Sunday, February 23, 2014

Why the Global Warming Pause?

Sunrise over the Pacific from the International
Space Station.  Click for photo credit.
Many in the scientific community have been puzzled over the pause in global warming.

As a reminder, planetary temperatures have been rising steadily over the last century as a result of the increase in greenhouse gases.  Most are very familiar with the famous hockey stick curve that shows the association quite nicely.

However, over the last several years, the warming has slowed or stopped.  Note, this does not mean that we are back to normal.  Indeed, we are in a new normal of planetary atmospheric change.  Our temperatures have risen over 1 degree already in the last century and we have seen sea level changes that foretell trouble.  We have an atmospheric chemistry we have not had for hundreds of thousands of years.  Even though the warming has slowed or stopped.  We have not gone back to normal.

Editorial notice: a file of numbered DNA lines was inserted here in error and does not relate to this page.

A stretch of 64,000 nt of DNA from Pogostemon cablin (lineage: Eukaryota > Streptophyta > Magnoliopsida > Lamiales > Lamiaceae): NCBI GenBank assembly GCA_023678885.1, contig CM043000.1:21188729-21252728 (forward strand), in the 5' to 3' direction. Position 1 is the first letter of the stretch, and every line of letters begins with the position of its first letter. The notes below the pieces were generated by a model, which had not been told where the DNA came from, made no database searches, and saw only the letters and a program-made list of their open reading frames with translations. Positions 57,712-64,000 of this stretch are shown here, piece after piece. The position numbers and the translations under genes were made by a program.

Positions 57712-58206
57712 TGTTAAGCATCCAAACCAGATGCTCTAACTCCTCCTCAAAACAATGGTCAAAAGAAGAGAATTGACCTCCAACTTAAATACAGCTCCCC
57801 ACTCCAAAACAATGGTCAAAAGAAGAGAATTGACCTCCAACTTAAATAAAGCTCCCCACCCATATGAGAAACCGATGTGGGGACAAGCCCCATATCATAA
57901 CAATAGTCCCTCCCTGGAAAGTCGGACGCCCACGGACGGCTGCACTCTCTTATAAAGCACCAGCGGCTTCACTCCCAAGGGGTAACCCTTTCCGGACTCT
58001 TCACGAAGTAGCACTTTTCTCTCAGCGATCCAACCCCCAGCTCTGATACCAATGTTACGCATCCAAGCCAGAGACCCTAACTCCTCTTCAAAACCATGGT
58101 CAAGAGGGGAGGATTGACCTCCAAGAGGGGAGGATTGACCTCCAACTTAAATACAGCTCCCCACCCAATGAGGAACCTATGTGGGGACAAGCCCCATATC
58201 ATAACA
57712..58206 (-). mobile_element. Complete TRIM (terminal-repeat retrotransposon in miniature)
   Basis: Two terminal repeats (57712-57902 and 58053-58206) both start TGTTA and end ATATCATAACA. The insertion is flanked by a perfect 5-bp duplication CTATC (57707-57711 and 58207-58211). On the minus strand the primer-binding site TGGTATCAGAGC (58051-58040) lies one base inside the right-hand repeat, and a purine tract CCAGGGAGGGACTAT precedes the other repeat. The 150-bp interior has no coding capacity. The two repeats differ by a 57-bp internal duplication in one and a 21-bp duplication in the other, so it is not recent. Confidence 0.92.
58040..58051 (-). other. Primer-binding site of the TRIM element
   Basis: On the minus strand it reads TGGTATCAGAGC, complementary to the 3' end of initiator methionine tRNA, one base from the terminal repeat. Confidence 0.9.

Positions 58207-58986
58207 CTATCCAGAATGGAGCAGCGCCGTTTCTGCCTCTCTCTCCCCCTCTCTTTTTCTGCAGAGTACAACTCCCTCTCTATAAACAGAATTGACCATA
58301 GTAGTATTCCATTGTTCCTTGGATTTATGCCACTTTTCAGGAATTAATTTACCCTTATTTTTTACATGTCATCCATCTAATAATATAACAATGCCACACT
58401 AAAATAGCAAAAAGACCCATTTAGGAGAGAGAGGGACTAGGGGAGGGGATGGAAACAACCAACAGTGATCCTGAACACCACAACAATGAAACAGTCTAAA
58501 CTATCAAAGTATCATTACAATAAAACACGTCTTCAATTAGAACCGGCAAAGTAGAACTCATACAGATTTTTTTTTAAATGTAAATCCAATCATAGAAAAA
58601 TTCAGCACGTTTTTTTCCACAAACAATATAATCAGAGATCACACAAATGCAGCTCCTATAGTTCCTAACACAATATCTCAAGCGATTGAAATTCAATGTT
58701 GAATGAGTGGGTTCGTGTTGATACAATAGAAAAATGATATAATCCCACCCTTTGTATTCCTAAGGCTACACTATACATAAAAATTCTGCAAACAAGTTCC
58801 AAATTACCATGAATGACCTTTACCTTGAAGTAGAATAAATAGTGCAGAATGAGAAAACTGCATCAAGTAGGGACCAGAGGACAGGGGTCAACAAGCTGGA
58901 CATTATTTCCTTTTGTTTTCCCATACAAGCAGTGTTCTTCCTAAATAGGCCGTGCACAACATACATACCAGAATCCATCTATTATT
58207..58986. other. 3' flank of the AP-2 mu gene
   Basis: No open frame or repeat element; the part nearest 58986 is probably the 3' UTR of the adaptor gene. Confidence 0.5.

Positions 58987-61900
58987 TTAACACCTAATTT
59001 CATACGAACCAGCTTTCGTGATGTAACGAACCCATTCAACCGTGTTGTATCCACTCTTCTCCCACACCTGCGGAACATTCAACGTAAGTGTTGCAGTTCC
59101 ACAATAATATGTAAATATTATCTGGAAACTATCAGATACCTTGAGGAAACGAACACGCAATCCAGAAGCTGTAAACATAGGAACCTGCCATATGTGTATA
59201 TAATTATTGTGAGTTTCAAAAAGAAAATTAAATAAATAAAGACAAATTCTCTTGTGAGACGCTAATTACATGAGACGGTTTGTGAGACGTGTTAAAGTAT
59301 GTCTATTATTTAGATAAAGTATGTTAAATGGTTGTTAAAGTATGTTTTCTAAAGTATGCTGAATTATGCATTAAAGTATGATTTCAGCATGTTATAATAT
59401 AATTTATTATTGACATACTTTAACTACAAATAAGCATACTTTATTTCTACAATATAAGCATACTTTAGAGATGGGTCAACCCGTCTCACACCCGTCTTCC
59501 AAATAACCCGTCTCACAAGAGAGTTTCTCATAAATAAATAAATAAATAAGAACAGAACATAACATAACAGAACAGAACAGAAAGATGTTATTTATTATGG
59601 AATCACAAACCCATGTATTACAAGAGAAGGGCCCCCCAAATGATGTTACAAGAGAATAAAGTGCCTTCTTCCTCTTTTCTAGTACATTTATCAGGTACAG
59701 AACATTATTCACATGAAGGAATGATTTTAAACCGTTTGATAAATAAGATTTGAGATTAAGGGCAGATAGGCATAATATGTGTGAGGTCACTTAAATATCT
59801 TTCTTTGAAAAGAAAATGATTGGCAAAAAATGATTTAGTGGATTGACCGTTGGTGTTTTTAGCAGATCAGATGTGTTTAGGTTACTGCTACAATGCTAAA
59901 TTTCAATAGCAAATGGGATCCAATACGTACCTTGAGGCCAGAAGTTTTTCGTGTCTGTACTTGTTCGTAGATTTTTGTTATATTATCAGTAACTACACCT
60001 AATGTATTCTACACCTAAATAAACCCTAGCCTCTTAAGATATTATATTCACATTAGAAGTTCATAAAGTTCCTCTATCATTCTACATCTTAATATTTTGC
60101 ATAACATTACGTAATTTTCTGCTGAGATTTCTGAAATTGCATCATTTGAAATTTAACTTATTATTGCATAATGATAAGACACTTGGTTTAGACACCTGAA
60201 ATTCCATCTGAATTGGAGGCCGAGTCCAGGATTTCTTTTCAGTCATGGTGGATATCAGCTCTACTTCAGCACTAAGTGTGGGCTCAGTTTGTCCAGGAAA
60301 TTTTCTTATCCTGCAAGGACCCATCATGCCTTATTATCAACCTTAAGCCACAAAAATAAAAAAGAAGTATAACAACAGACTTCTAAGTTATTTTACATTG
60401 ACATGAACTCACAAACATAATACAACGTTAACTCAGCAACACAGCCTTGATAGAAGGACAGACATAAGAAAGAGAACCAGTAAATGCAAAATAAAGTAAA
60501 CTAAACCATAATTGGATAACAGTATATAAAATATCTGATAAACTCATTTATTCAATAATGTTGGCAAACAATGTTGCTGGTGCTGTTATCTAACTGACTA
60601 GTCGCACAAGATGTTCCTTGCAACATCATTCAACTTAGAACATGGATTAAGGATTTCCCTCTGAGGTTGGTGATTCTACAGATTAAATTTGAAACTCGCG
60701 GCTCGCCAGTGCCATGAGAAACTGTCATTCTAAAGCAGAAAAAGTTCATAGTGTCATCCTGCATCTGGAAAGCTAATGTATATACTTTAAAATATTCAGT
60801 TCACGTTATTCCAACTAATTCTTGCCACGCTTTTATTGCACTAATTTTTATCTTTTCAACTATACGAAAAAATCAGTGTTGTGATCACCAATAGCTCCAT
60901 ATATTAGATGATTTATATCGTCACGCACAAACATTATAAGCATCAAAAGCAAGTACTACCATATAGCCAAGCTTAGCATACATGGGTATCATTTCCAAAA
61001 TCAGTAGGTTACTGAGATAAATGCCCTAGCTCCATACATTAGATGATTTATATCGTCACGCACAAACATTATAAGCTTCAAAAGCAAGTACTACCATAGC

So what happened?

Researchers have been trying to puzzle out what happened to the heat that was created in the atmosphere and they think they found the answer.  The heat is stored in the Pacific Ocean.

The Pacific goes through a 20 year cycle of water exchange that shifts water from the surface to the subsurface and back again.  The heat is getting pushed down to great depths in the Pacific Ocean.

You might think that this is a good thing and we would not have anything to worry about.  Wrong.  The heat will be rereleased in 20 years when it is brought back to the surface.  We are about 10 years into the cycle and the Pacific has seen significant heating up over the last decade or so.  Read more about this here.

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